Thank you very much to the chair and to committee members. It's great to be back in front of the committee.
I want to start by recognizing that I am on the traditional unceded territory of the Algonquin Anishinabe peoples. I am in my house, so hopefully there will be no interruptions. You never know.
I am certainly very pleased to be here to talk about the government's commitment to building back better, which is especially relevant as today is Earth Day. Happy Earth Day to everyone.
As I say, it's really about building the future we want. Infrastructure is a key role, and I'm here to talk about main and supplementary estimates to advance the government's national infrastructure plan. Of course, I'm very happy to be joined by Kelly Gillis, my deputy minister.
Well, COVID-19 has certainly reshaped so many aspects of our lives, including how we do committees, and of course, how we get around in our communities and how we connect with each other. The good news is that we will get through the pandemic, but as we do that, we need to think about ways to build back better.
We must build the Canada we want, with good jobs, a sustainable economy, cleaner air and more inclusive communities where people want to live, work and raise their families.
This week, Deputy Prime Minister Freeland tabled budget 2021, a plan that will help us conquer COVID-19 in the short term, punch our way out of the COVID-19 recession in the medium term, and build a more resilient and cleaner Canada.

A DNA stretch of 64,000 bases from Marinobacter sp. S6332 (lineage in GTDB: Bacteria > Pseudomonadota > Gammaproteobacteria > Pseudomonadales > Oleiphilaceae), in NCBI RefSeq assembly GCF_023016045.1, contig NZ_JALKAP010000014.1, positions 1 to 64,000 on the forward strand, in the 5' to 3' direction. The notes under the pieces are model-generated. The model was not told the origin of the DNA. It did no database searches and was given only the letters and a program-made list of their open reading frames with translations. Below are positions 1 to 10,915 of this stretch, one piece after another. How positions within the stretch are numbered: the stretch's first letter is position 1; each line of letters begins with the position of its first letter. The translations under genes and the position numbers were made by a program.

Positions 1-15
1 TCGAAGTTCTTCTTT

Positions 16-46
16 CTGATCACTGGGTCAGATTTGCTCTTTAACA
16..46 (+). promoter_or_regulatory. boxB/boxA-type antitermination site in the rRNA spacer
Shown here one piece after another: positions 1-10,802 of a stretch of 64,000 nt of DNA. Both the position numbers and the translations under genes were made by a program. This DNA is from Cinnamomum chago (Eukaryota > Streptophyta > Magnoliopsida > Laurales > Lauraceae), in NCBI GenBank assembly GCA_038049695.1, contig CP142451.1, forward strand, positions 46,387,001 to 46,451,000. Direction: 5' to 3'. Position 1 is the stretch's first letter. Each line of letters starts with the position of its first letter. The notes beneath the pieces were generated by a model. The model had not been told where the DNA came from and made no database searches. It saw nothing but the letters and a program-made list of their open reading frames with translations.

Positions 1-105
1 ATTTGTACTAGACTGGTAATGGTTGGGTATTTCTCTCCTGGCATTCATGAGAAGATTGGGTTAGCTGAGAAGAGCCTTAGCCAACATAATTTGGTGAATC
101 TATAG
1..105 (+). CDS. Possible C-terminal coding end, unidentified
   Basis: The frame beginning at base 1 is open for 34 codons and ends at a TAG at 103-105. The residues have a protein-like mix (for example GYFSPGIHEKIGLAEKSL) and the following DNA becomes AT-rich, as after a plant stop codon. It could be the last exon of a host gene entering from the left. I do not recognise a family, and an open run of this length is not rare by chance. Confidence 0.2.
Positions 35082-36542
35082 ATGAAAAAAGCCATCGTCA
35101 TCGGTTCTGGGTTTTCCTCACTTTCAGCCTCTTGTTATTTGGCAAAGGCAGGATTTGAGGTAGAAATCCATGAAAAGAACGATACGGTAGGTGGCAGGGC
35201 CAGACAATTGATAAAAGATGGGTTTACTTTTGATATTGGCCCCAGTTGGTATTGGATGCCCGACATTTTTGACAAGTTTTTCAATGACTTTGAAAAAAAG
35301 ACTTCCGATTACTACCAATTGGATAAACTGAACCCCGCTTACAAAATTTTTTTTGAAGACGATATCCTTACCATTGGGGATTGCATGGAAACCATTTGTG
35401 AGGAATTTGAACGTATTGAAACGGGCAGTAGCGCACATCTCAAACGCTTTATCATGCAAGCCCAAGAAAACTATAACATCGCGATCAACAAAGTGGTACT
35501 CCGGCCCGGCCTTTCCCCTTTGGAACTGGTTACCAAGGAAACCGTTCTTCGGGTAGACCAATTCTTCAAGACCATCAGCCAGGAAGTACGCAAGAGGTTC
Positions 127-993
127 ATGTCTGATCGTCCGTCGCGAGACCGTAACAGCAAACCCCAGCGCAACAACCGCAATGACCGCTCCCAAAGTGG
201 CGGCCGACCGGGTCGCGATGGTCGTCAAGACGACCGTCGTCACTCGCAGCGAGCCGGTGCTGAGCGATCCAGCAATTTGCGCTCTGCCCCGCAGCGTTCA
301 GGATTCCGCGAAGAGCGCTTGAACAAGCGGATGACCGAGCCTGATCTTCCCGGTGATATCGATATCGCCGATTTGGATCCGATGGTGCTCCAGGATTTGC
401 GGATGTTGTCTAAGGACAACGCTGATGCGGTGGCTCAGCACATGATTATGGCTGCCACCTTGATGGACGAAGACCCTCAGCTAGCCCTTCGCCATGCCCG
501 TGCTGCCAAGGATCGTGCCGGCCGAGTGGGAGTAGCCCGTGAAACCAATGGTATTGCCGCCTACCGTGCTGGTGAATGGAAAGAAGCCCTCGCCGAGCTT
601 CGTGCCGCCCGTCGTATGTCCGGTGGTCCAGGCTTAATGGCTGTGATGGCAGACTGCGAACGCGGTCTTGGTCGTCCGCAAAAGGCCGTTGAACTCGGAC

This plan will help parents, particularly women, return to the workforce with more affordable and accessible child care, reaching $10 a day in the next five years. I don't have to tell any of the parents here how important that is.
It also invests in bold climate action, building on what we have already done and setting us on a path to reaching net zero emissions in 2050.
Today, on Earth Day, we acknowledge just how important climate action is, but I would say that in my role, I think about it every single day and about how infrastructure needs to help us tackle climate change and build more resilient communities.
Whether it's assessing the climate impacts of new roads and bridges or electrifying public transit and retrofitting buildings to become more energy-efficient, as we build back better we need to continue our fight against climate change. Every infrastructure decision is inevitably a climate decision too.
Infrastructure investments help create jobs, drive economic growth, tackle climate change and build more inclusive communities. To do this successfully, we're seeking $6.8 billion in the 2021-22 main estimates: $4.3 billion in grants and contributions to support 22 infrastructure programs, and $2.3 billion for the gas tax, now renamed the Canada Community-Building Fund, which I think is a far better name—assuming I got it right—all to ensure that communities across Canada have the money they need when they need it.
We're also seeking an increase of $2.2 million through supplementary estimates (C) for 2020-21. This funding will support the recent approval of the “Strengthening Stewardship of Canadian infrastructure: Long-Term Resourcing Strategy” Treasury Board submission, which granted Infrastructure Canada permanent operating funding. I can't tell you how excited that makes me, because we definitely need permanent operating funding.